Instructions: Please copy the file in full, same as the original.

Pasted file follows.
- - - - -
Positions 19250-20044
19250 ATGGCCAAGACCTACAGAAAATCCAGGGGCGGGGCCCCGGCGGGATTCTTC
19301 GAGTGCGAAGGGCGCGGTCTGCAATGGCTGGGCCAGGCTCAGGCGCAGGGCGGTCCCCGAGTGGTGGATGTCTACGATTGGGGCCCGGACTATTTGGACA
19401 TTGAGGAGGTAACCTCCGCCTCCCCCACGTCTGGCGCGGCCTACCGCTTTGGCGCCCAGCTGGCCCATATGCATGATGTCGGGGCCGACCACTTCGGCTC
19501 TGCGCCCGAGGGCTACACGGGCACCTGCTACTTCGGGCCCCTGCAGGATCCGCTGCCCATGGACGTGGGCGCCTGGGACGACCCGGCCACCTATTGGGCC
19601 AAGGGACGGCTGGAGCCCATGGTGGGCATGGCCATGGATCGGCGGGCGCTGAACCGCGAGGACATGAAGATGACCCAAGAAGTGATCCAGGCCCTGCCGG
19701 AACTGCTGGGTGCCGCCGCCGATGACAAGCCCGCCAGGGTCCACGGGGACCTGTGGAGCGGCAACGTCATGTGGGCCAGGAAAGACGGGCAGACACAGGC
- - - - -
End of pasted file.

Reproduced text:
Positions 19250-20044
19250 ATGGCCAAGACCTACAGAAAATCCAGGGGCGGGGCCCCGGCGGGATTCTTC
19301 GAGTGCGAAGGGCGCGGTCTGCAATGGCTGGGCCAGGCTCAGGCGCAGGGCGGTCCCCGAGTGGTGGATGTCTACGATTGGGGCCCGGACTATTTGGACA
19401 TTGAGGAGGTAACCTCCGCCTCCCCCACGTCTGGCGCGGCCTACCGCTTTGGCGCCCAGCTGGCCCATATGCATGATGTCGGGGCCGACCACTTCGGCTC
19501 TGCGCCCGAGGGCTACACGGGCACCTGCTACTTCGGGCCCCTGCAGGATCCGCTGCCCATGGACGTGGGCGCCTGGGACGACCCGGCCACCTATTGGGCC
19601 AAGGGACGGCTGGAGCCCATGGTGGGCATGGCCATGGATCGGCGGGCGCTGAACCGCGAGGACATGAAGATGACCCAAGAAGTGATCCAGGCCCTGCCGG
19701 AACTGCTGGGTGCCGCCGCCGATGACAAGCCCGCCAGGGTCCACGGGGACCTGTGGAGCGGCAACGTCATGTGGGCCAGGAAAGACGGGCAGACACAGGC